The Taj Al-Sultan restaurant in Al-Azhar square at the entrance to the Khan al-Khalili is an excellent restaurant. But great food is only a part of its splendor. I love language: how it’s used, how it transforms, how it is improved by its hybridization. On our way out the door, after the wonderful meal that I will get to in a moment, I picked up a flier advertising the restaurant’s “royal flavors of Arabia and India.” A little lower, in a flash of bold linguistic inspiration, the same flier described the restaurant’s “majesticity.” Now there is a word. Who cares that my computer is screaming at me to fix it by the squiggly red line underneath. Majesticity should be a word, and as far as I’m concerned, it is now. What a wonderful creation, a noun for something majestic, with the added advantage of having an onomatopoeic zip to it.
Majesticity. Yes, Taj Al-Sultan is full of majesticity. Let’s start with the location. At the entrance to the Khan al-Khalili, a stone’s throw from Cairo’s best mint tea at Fishawy, less then five minutes away from the gloriously redone Muezz al-Din Street, it has a rooftop terrace with a beautiful view over the old city, looking down into the Hussein and Al-Azhar mosques. I’ve always thought that the old city needed a boost in the dining department. There were plenty of places that provided basic sustenance, and the Oberoi’s Naguib Mahfouz restaurant, which strikes me as being tired and staid, used to being the only place in the area clean enough to show off to bussed-in tourists.
Taj Al-Sultan, open for about a year now, has changed all this. Its opening sits within an overall re-awakening of a great swath of society to the glories of Islamic Cairo. Now, with the opening of the breathtakingly beautiful Muezz al-Din Street, along with all the mausoleums, museums, sabeels and cultural centers along its path, and beautifully crafted places like the Riad Hotel, Islamic Cairo hasn’t had so much thoughtful attention given to it since the Fatimids were run out of town. Farouk Hosni may not be able to keep Van Gogh in the Mohamed Khalil museum, but he sure has spearheaded a beautiful creation on Muezz al-Din.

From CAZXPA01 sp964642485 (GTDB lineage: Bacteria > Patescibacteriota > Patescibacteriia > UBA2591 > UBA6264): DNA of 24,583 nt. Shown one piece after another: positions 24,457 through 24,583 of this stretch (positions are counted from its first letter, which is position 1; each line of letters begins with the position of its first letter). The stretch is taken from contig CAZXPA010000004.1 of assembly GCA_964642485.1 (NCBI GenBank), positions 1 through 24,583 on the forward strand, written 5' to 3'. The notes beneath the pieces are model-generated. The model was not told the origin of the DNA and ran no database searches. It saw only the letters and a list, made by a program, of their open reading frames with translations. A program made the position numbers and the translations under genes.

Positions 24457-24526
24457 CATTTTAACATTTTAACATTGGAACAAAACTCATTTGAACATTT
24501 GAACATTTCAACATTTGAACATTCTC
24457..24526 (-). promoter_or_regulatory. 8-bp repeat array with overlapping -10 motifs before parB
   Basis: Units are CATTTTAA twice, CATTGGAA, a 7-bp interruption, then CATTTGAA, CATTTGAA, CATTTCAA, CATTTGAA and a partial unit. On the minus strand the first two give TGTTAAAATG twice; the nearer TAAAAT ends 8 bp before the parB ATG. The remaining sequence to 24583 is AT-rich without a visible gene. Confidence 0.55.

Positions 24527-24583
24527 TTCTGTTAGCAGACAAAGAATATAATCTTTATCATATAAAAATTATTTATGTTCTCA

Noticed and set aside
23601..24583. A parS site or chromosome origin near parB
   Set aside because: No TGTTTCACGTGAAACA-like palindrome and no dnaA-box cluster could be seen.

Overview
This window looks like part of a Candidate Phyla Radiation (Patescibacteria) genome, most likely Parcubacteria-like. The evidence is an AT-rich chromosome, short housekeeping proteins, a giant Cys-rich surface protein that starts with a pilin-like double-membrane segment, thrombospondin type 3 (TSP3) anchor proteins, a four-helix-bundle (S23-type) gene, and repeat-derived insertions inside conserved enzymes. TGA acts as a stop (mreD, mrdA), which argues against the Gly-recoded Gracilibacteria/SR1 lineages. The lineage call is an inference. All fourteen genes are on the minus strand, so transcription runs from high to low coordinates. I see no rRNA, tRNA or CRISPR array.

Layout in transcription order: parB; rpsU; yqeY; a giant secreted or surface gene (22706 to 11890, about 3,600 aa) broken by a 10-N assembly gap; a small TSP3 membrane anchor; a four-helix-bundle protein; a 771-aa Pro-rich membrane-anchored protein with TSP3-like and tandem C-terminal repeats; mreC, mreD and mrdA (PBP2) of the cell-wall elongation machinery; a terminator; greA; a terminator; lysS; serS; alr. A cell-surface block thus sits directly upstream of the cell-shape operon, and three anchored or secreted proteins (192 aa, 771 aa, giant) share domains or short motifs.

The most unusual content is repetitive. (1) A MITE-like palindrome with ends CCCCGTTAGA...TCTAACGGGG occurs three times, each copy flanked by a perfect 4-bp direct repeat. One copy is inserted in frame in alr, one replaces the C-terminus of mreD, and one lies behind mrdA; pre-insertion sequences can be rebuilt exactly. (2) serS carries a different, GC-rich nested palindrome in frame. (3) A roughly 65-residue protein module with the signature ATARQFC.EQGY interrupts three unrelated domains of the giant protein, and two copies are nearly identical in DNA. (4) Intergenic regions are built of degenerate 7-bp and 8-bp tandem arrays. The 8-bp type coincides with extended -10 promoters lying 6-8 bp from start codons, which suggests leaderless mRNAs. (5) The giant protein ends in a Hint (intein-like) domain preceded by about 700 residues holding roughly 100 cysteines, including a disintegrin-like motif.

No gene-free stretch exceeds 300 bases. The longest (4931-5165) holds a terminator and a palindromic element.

Taj Al-Sultan’s interior, as you might expect from its name, is gloriously and thoroughly oriental—traditional paintings on the wall, plush Harem-esque seating, sumptuous chandeliers, elegant woodwork, Abdel Halim Hafez’s greatest hits wafting through the air.
It’s not exactly a hidden gem. Chances are you’ll join groups of foreign tourists there, not entire busloads, but a substantial following nonetheless. But the fact that it draws in tourists shouldn’t put you off. Taj Al-Sultan’s peaceful idyll is the perfect antidote to a full day rifling through the glorious chaos of the old city.
I was a bit worried about the menu, which claims to serve up two distinct cuisines—Indian and Arabian—alongside one another. In my experience, such an ambivalent stance generally serves up incongruent flavors washing together pell-mell in a spice-confused kitchen. Not so at Taj Al-Sultan. We ordered off of both menus, and were delighted by the results of each. Supposedly the Indian menu is maintained by a resident Indian chef and, as with a few other Indian restaurants in town, he wields his spice rack with wicked aplomb.
In both cases, the breads are excellent. The Indian naan is the real thing, fluffy and dripping in garlicy butter. The local loaves are varied and fresh. The Arabian side of the menu has all the favorites, and is particularly well-stocked with tajines. Our veal with bird’s tongue (don’t worry, this refers to the shape of the pasta, not the contents of the pot) tagine was excellent, as was the butter chicken and spinach with cheese from the Indian menu. I caught my otherwise food ambivalent three-year-old licking the sides of the butter chicken pot; there can be no better recommendation than this. Demonstrating the legitimacy of the Indian side of the menu, the pickle selection that accompanies the meal is world-class and authentic. I have a theory that pickles largely define the quality of an Indian meal, so this bodes well. For dessert, the mahalabeya is world-class, on par with Cairo’s best, almost as good as that served up in Abu Tareq koshari; the crème caramel is adequate, if uninspired.
Taj Al-Sultan’s location, ambience, food quality and service can hardly be improved. Open only in the evenings, its rooftop terrace gives a splendid view of the various goings-on which define life in the old city. The place even has a sense of humor. An arugula salad, known, I am told, for the potency of its effect, is humorously titled “Viagra Al-Sultan.”
For anyone who hasn’t yet rediscovered Islamic Cairo, do so. Be sure to wander down the gloriously restored Muezz al-Din. Once your rambles have exhausted you, there’s only once place to recharge, and that’s Taj Al-Sultan.
Details: 1 Al-Azhar Square, Hussein, Islamic Cairo. Open daily noon to 1 AM; open later in the summer. Rooftop terrace open nightly from 7 PM. Extravagant lunch for two: around 300LE. No alcohol. Tel: 02/2787 7273; Web: www.tajalsultan.com.